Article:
She took a deep breath. “I egged on reporters and …” She glanced at Dex before she looked down in embarrassment. “I shouldn’t have let people run with the story that you were the bad influence. The town painted him to be a villain, and I ran with the story. I was so mad at my luck, at having to relearn to walk, at knowing Dex saved you …”

I started to tell her she had every right to feel angry at her luck, but at Dex? Not at him. Yet, he cut me off. “No worries, Gabriella.”

“No worries?” I looked at him with wide eyes.

“I got what I wanted, Kee. I got you in the end. Right?” He smirked at me. The man was ridiculous, I swear.

“Right, and honestly, I know no one could have saved me now. I was young and stupid. We all were. I’ll never forgive myself for how cold I was to you when you came to visit. I know you tried to find me in the water.”

“It’s fine.”

Dex tried to stop her, but she shook her head. “No. It’s not. You told me you would have given your life for Kee and for me and for Kyle if you could have. I wasn’t forgiving then. I’m not really now, either, because there’s nothing to forgive.”

Dex cleared his throat, but I saw how his eyes sparkled, how he stood so still. His soul needed to hear those words, and I was so thankful Gabriella had been strong enough to say them.

“Also”—she leaned close as she wiped away a lone tear and laughed—“please stop sending checks to me. My husband is starting to think something’s going on.”

She rushed over to her husband then, who’d just walked past the aisle, and I stared up at Dex. “You can’t save everyone, Dex.”

“I can try.” He shrugged.

I don’t think he ever would stop trying either. He helped me reintroduce myself to my mother, albeit our relationship was much different, but it was still a relationship I wanted. He helped me take my dad to rehab and visited him with me. And now he was here, holding me close in my office, trying his best to help me with my workday.

“Let’s look over the blueprints together?” I murmured. “What do you want for lunch?”

“You, Kee.” I felt his length against my back.

“My office is not the place for that.” I laughed as his tongue dragged across my neck.

“Of course it is. You own the damn place. Let’s make use of it.”

I couldn’t help myself as I rotated my hips so I could get closer to him. “And why is it again, Mr. Hardy, that I own this place?”

“Because you worked your ass off for it.”

I smiled at how good he was to me. “Right, but also when the interviewer pressed you on the topic, tell me again what you said?” He lifted a brow. “Go on. I like hearing you say it,” I told him, because it gave me butterflies reading it.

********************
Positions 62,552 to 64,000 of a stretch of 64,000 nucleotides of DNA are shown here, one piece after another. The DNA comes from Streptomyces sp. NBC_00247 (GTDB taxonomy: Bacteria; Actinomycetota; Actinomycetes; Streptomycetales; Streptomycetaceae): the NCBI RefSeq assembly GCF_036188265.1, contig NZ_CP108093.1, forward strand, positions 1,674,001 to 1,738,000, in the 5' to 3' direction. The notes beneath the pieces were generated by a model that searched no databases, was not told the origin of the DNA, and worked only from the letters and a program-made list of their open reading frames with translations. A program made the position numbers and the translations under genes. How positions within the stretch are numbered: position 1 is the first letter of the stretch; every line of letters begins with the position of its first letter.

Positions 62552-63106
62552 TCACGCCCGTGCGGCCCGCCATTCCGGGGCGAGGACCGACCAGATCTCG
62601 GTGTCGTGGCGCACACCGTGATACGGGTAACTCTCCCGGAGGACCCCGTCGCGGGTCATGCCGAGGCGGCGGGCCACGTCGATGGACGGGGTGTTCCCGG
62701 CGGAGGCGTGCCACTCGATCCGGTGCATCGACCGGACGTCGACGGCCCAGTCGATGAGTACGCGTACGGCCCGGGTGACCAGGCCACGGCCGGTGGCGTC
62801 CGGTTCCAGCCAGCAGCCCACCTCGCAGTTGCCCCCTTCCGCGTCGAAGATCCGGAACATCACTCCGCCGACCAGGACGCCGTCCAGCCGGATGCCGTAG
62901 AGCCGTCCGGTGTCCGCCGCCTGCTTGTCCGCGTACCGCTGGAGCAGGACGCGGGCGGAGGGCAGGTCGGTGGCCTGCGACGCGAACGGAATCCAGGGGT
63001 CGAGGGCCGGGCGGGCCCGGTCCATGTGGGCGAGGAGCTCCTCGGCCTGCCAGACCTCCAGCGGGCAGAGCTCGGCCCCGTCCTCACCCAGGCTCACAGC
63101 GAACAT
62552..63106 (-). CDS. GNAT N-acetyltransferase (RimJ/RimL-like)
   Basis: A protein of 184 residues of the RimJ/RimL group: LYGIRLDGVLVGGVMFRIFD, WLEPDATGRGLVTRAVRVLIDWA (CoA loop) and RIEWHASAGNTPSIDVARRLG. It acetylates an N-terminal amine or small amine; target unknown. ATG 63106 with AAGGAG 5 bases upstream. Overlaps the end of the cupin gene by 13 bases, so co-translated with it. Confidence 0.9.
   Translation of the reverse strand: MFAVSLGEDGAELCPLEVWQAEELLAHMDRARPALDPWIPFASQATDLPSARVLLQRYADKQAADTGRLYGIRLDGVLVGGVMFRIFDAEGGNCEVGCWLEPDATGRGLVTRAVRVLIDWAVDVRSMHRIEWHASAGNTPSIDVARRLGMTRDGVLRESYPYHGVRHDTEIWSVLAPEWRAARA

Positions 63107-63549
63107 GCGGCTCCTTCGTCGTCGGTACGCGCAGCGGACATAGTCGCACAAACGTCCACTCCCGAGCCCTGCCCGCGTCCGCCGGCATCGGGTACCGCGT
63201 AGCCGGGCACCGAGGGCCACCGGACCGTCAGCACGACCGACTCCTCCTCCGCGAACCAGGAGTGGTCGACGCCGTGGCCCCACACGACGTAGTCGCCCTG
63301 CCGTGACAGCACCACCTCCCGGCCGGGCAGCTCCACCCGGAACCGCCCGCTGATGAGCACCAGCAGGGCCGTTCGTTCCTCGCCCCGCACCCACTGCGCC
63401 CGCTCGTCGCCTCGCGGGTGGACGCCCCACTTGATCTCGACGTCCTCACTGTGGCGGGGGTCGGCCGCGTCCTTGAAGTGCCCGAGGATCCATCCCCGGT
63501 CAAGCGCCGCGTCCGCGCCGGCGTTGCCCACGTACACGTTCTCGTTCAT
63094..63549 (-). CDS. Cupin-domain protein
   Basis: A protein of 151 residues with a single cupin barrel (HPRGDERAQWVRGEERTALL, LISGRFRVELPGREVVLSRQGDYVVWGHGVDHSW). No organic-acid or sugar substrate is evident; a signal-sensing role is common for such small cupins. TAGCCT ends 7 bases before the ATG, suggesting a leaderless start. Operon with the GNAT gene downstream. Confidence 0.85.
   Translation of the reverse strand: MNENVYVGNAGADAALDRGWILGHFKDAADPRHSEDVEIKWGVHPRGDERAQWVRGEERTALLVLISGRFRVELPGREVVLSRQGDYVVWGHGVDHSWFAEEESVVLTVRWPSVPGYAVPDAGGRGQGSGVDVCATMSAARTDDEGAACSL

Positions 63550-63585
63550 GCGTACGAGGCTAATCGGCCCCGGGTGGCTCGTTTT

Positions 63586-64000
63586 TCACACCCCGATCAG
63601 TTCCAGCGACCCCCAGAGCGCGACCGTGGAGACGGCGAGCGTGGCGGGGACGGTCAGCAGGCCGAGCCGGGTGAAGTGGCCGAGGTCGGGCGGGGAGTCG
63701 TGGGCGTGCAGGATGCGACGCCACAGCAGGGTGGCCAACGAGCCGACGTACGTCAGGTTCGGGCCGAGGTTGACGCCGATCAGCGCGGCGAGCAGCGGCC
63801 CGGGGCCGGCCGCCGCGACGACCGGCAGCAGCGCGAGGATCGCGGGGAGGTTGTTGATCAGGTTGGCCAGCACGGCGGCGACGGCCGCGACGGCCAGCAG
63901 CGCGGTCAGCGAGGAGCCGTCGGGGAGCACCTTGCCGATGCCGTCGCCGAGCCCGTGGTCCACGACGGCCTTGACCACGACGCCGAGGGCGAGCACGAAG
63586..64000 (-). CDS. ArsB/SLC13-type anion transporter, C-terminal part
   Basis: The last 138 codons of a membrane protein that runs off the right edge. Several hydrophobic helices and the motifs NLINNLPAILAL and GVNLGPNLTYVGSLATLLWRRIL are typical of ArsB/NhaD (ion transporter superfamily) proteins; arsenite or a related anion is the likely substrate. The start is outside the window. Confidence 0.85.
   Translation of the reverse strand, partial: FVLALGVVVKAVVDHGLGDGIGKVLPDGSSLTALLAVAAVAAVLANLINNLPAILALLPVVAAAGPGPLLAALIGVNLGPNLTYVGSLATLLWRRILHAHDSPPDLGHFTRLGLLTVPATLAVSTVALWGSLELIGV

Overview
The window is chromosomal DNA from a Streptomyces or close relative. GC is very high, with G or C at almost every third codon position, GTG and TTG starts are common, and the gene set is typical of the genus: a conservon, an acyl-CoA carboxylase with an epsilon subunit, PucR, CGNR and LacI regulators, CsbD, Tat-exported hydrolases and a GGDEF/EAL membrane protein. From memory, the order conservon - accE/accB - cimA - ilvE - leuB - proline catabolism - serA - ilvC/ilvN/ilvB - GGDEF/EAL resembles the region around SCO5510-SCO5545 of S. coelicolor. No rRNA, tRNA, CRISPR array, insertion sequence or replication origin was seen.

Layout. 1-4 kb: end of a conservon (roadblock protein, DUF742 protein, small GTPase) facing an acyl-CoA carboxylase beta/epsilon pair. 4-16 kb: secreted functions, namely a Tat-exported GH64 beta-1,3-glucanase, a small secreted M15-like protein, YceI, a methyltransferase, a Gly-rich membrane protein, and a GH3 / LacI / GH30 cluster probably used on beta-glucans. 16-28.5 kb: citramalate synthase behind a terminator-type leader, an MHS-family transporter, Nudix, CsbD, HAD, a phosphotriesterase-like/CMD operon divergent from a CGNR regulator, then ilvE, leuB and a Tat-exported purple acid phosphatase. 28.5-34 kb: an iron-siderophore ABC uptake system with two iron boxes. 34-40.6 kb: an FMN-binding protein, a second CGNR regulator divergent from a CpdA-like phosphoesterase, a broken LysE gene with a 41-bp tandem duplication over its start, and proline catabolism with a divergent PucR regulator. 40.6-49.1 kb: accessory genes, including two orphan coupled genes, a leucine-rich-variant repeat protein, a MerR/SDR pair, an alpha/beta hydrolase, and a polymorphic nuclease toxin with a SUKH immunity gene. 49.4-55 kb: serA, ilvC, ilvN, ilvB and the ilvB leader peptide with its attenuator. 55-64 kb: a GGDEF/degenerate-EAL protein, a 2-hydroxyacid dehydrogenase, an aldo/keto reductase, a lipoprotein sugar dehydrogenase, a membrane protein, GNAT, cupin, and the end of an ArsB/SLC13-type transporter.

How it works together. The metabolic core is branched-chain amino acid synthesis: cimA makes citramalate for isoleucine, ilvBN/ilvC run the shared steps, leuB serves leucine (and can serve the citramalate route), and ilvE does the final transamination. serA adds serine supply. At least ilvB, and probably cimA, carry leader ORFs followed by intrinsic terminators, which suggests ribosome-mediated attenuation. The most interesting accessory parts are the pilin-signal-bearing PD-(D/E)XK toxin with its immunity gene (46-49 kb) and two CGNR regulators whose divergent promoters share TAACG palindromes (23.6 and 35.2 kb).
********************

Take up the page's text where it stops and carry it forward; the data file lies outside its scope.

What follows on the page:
“That interviewer was an asshole. He shouldn’t have asked why I invested in the company in the first place.”

Dex was right. It was the interview that stopped all other interviews, because the man had eyed me up more than once, and Dex had seen him. Then, on national television, he’d insinuated Dex was buying me.

“Isn’t it true you made your family invest?”

“I don’t make my family do anything.” Dex’s jaw flexed and right then I knew the man was going off script.

“My good friend, Mitchell, a former manager at Trinity, tells me you weren’t very into music. Why buy Trinity Enterprises when it’s not the best financial decision? You’ve been touted as a great investor and one who is pragmatic in all you do. The world-renowned magazine Financial World actually is quoted as saying, ‘Dex Hardy is structured and ruthless in his categorization of most everything in his life.’ So why this company? Your wife really that good, or is she just good in—”

“I recommend you don’t finish that sentence about my wife.” Dex’s words came out in a growl before he’d leaned back and stared at the host. It was a stare so dark and vicious that it took over memes across the world. I loved that stare, but more so, I loved what he said after.

“Tell me again what you said.”

He chuckled against my neck as his hand slid up my thigh. “When he asked me why I bought your label, I agreed that I’m pragmatic in all I do and said, ‘Pragmatically, no one stands in the way of my wife’s happiness. She wanted it, so I bought it. There’s no other explanation needed.’”

And that’s how I’d chosen to live with him from then on.

Without explanations. Without apologies. Without fear.

But with confidence. With love. And with my Dex.